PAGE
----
Compass Point Research & Trading analysts aren’t letting the really bad, horrible news from the first quarter get them down.

They are stating it definitively – mortgage banking results in the second quarter will be better.

I know what you’re thinking…

But wait, the fact is they have some good points.

“Mortgage applications are up 3% (quarter over quarter), driven by a 24% increase in purchase apps and offset by a 10% decline in refinance applications,” Compass Point tells clients. “The average reading for the Compass Point Gain on Sale Index is up 13% from 1Q14 and mortgage rates steadily declined through the quarter, which should put mortgage banks in a good position to report higher margins in 2Q14 versus the last couple of quarters.”

Click the chart to embiggen.

Also, due to lower originations compared to rate locks and a slowdown in prepay speeds, any increase in expenses should be outweighed by a larger increase in revenue, they say.

“However, we continue to hear the correspondent market remains very competitive and margins from this channel should not see the bounce seen in the retail channel. Also, some of the tailwinds from origination revenue will be fair value markdowns on MSRs,” they warn.

Given how currently, purchase applications are down despite record low mortgage rates and a severe slowdown in home price appreciation, it’s hard to fully accept all that.

Compass Point also offers a long-term view on the mortgage finance industry.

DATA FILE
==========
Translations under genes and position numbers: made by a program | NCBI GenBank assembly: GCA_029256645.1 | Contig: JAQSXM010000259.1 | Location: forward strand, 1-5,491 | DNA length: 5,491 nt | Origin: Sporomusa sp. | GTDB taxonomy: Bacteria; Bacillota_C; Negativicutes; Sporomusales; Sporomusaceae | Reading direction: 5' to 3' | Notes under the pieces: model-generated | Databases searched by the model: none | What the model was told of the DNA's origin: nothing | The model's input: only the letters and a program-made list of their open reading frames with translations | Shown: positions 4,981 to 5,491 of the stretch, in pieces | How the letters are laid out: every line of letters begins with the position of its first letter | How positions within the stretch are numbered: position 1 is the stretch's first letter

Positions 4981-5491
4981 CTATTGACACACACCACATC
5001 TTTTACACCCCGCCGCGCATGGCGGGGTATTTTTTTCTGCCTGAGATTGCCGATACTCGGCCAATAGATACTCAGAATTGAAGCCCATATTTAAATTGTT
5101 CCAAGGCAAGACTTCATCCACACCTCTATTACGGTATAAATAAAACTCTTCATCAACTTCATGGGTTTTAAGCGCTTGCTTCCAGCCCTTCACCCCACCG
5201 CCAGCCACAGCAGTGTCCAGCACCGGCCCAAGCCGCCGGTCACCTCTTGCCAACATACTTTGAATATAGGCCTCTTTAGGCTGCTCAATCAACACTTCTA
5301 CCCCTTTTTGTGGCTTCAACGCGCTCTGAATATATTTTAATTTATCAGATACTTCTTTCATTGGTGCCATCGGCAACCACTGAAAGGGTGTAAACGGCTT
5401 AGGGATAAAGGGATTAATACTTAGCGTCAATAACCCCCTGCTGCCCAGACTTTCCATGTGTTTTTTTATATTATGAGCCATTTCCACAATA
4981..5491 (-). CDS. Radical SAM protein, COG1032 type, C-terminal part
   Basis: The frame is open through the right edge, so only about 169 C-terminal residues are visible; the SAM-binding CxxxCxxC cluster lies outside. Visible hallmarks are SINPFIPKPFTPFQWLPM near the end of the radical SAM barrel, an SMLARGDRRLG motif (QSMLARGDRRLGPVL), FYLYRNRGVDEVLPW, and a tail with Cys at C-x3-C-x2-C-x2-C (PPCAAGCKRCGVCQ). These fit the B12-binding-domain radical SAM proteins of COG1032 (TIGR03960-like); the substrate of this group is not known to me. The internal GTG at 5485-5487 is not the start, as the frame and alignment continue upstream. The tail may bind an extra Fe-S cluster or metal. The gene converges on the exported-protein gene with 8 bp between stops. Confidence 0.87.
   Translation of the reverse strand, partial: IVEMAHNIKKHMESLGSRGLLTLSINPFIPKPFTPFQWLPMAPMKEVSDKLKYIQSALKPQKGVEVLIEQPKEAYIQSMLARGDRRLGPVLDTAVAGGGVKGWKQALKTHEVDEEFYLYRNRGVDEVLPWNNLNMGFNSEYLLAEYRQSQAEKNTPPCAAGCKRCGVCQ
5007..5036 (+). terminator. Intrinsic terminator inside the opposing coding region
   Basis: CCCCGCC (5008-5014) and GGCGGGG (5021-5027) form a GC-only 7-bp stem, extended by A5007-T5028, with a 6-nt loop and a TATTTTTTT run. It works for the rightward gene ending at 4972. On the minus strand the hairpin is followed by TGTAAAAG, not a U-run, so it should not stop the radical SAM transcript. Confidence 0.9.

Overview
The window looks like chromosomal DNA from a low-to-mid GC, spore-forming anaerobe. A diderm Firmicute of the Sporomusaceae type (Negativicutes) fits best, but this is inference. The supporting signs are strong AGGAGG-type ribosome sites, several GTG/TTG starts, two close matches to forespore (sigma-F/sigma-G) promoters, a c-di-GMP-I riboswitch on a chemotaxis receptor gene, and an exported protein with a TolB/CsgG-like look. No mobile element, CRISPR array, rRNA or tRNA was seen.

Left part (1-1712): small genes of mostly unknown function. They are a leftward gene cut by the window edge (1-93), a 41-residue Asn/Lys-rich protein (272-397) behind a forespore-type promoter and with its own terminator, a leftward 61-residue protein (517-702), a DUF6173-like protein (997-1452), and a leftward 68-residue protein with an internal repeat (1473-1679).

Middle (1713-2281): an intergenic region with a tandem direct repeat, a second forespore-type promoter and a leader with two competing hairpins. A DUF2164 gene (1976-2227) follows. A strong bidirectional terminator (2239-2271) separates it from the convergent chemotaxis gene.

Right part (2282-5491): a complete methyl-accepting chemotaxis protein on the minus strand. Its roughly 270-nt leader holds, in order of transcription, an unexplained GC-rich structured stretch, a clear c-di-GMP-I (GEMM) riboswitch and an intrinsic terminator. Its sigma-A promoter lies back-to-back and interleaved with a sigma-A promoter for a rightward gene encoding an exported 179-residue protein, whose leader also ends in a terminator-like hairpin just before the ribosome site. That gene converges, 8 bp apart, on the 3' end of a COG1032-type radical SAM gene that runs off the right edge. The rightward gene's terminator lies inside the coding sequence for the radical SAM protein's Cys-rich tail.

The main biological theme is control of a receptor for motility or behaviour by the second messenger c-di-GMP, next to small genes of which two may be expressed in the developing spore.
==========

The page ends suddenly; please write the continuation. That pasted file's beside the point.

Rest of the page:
“On June 17 we held our first Mortgage Finance day where we discussed a series of long-term thematic views of the origination market, servicing market, mortgage insurance, GSE reform and how we expect policy to impact the sector,” Compass Point said.

Overall, Compass Point expects origination volumes and margins to be pressured through the back half of 2014 and into 2015 before finding a long-term "bottom;" bulk servicing portfolio transfers to continue once the logjam from the WFC-OCN deal is resolved, but prices remain competitive; and the NPL market should see a significant release of supply in the next few years.

All of which is solid forecasting.

This next point, though, isn’t exactly going out on a limb.

“Policy makers will embrace policies that will expand mortgage credit availability and GSE reform is unlikely to occur until 2017.”

Finally, they offer mortgage origination forecasts, based on data from the GSEs and MBA.

“MBA, Fannie Mae, and Freddie Mac released their June origination estimates. Most notably, the MBA decreased their FY15 estimates by 2.9% (compared to their May estimates),” Compass Point notes. “The lower estimates in FY14/15 were primarily driven by a 4.0% decrease in purchase volumes as overall purchases volumes continue to come in below expectations through FY14.”

That's gospel.

But this?

“The MBA still projects an 18% year-over-year increase in purchase origination volume in FY15.”

The MBA is ever optimistic but it’s just hard to believe given the…oh let’s just leave it at that. I have my doubts.

Of course, MBA and Compass Point would likely respond to my skepticism thus: